When sorrows come, they come not single spies, but in battalions.—Shakespeare
2022 is now behind us— that is perhaps one of the best things we can say about it. Concerns that started the year are still front and center, though some of those are beginning to moderate. Unfortunately, the war in Ukraine wages on, but inflation—still the overriding concern for the global economy— is showing signs that it is beginning to cool. A high profile blow up at crypto exchange FTX has now put people on notice, if they weren’t already, that “alternative” asset classes come with risks that can be consistent with speculation at best and gambling at worst. The environment for equities was also weak, with the high-flying names of the pandemic era coming crashing down to earth, leaving some portfolio managers who were heralded as visionaries during that time with losses of nearly 70%. Nevertheless, there were few places to seek refuge this past year, regardless of asset class or investment style. Even the historically stoic bond market fell victim to the year-long sell-off, a rare phenomenon where stocks and bonds declined concurrently.
To quote Chinese philosopher Lao Tzu: “If you do not change direction, you may end up where you are heading.” One of the generally agreed upon interpretations of this maxim is a warning, or call to action, encouraging people to change their path lest they end up sticking to one with little happiness, promise or opportunity. For us long-term equity investors, however, what he offers is sound financial advice! Our response should be, “Good. I want to end up where I’m heading.” In other words, stay the course and the odds of achieving one’s financial goals greatly improve. Too many investors begin on that path, but get distracted by some new shiny object that seduces them into hopes of immediate gains (e.g. dot-com stocks, crypto currency, NFTs, SPACs, Beanie Babies, Dutch tulips, etc.). People like the idea of owning stocks and accumulating wealth over time, but does it have to take THAT much time? Due to the insolvency of several crypto platforms, some people are accepting just pennies on the dollar in the hopes of getting any of their initial investment back at all. “It was a life lesson learned in that there are very few opportunities to rapidly gain wealth without massive risk” one investor reflects.
Reputable venture funds were not immune from the lure of some of these alternative assets. Sequoia Capital was forced to write off all of its $150mm investment in FTX and famed hedge fund investor Peter Thiel owned 19% of now defunct BlockFi. Governance was so poor at FTX that its newly appointed CEO lamented, “Never in my career have I seen such a complete failure of corporate control.” And that’s coming from the same person who cleaned up Enron’s bankruptcy decades ago! We’ve touched on the topic of crypto currency in past letters. Even prior to the implosion of FTX and others like it, we at Harris Associates had not been able to determine either how to value or what economic function crypto currencies provided. In retrospect, their popularity came at a time when speculation ran hot, they were being heavily advertised and promoted by celebrities, and for a finite time at least, the trade was working, even if some of those trading it were unsure as to why.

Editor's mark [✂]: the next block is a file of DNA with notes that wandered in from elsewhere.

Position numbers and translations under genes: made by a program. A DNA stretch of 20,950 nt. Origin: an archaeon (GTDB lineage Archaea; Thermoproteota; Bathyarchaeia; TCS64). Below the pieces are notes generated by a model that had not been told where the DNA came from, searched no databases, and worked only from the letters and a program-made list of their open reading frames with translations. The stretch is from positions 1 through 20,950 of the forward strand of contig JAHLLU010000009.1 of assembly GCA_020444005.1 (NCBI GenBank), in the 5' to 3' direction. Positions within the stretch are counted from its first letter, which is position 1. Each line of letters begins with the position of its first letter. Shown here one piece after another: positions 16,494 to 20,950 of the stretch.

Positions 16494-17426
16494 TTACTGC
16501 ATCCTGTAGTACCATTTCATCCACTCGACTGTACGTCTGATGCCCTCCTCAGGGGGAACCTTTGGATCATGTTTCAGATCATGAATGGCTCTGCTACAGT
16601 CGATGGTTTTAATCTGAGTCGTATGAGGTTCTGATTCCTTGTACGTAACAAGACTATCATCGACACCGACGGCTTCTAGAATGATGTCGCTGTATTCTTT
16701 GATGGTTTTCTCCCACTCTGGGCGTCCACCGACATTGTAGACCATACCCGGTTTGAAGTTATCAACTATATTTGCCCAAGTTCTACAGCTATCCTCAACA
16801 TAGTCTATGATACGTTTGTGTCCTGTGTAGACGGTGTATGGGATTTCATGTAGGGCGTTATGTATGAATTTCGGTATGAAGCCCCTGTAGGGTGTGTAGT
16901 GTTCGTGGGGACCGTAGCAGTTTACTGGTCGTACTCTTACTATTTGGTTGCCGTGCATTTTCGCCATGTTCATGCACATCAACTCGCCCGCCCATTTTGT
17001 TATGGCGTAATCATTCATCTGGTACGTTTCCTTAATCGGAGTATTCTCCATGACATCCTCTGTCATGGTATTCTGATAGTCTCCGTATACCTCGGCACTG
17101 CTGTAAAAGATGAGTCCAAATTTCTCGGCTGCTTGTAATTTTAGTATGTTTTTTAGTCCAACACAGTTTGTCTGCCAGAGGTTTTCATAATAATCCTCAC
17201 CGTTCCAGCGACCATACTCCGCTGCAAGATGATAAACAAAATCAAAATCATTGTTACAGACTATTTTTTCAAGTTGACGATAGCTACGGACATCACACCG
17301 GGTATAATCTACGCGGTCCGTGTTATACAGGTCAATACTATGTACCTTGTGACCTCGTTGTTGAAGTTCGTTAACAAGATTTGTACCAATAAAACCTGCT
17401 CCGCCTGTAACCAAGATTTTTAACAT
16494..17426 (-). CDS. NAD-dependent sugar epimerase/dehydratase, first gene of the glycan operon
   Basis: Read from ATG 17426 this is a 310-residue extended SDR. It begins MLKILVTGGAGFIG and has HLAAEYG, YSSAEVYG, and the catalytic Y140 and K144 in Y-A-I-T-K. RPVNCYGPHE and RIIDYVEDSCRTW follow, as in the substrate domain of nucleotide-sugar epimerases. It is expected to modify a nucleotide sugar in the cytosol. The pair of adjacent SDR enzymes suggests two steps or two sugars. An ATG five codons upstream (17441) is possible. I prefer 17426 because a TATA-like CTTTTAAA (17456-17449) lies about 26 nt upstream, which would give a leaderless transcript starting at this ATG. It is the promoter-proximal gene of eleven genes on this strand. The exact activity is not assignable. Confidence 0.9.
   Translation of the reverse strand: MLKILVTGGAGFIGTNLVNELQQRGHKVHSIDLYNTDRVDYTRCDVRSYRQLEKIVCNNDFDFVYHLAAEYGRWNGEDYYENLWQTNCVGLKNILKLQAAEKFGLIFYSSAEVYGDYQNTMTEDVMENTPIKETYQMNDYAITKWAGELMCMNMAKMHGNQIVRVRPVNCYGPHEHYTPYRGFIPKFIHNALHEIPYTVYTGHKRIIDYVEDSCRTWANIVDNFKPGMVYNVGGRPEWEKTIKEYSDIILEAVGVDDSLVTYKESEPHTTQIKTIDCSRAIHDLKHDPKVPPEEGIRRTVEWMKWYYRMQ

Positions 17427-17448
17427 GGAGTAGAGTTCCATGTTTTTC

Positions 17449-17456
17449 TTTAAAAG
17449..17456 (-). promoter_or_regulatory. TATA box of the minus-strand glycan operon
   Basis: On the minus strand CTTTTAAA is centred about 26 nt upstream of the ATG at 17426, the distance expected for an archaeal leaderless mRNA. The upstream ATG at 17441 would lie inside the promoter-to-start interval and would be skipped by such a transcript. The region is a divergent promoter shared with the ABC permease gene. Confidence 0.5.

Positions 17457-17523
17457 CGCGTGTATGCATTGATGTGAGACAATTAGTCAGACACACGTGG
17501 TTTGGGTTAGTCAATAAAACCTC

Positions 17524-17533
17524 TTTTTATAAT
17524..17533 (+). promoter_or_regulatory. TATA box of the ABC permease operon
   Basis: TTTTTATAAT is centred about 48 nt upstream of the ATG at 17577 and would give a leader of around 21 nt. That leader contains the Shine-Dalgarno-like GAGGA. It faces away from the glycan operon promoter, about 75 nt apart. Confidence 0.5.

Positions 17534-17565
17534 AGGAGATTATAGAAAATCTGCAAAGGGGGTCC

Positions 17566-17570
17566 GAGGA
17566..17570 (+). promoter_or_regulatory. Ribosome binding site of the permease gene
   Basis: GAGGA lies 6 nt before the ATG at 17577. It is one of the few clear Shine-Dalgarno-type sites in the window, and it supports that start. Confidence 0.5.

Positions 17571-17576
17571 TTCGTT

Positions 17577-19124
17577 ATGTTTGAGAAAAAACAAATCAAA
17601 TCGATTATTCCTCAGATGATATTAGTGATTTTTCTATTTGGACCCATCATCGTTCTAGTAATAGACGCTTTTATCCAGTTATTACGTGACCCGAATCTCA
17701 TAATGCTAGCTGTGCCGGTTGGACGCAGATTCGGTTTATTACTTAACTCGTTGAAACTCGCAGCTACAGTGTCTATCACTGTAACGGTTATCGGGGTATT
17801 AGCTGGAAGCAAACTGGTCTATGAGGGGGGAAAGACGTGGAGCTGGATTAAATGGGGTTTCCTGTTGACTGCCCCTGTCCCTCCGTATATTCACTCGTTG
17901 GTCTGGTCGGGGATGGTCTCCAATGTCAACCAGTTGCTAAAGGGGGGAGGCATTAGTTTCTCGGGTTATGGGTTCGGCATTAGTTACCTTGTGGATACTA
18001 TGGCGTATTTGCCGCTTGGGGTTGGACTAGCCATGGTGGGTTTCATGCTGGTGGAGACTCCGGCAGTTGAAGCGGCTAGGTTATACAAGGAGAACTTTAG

It looks to be inevitable that the crypto industry will be undergoing far more regulatory scrutiny, which would likely eliminate the anonymity that has driven so much of its appeal in the first place.
The ability of a substance to return to its usual shape after being bent, stretched, or pressed; the capacity to recover quickly from difficulties; toughness.
There have been few instances in history where there isn’t some macro concern that could compel investors to get out of stocks. However, taking into account the many wars, recessions, bear markets, and geopolitical disruptions that this country and world have experienced over the past century, U.S. equities have proven to be as reliable a method for accumulating long-term wealth as any other asset. As unnerving as years like 2022 are, they happen with some regularity. In any given year we can expect a peak to trough move in stocks somewhere on the magnitude of 14%, and every five to six years we can expect a bear market with returns down in excess of 20%. The catalysts for these will always be different, but the occurrences shouldn’t be surprising. And while there is never a guarantee that equities will recover and make new highs, as of this writing, there is no point in history where they haven’t.
We will be the first to admit that some of the stocks we owned this past year performed miserably. Even with the most rigorous due diligence and vetting efforts, mistakes happen, or the market overreacts and drags down good companies whose fundamentals we believe should support a higher stock price. When money is cheap, the market is driven by disruptive and emerging technology stocks. In bear markets, dated terms like profit and free cash flow re-emerge. Harris Associates only invests in established publicly traded companies that by definition are regulated and have audited financial statements. We rely on experience, process, and discipline when determining investment opportunities. If we make a mistake in our analysis, we will dispassionately move on.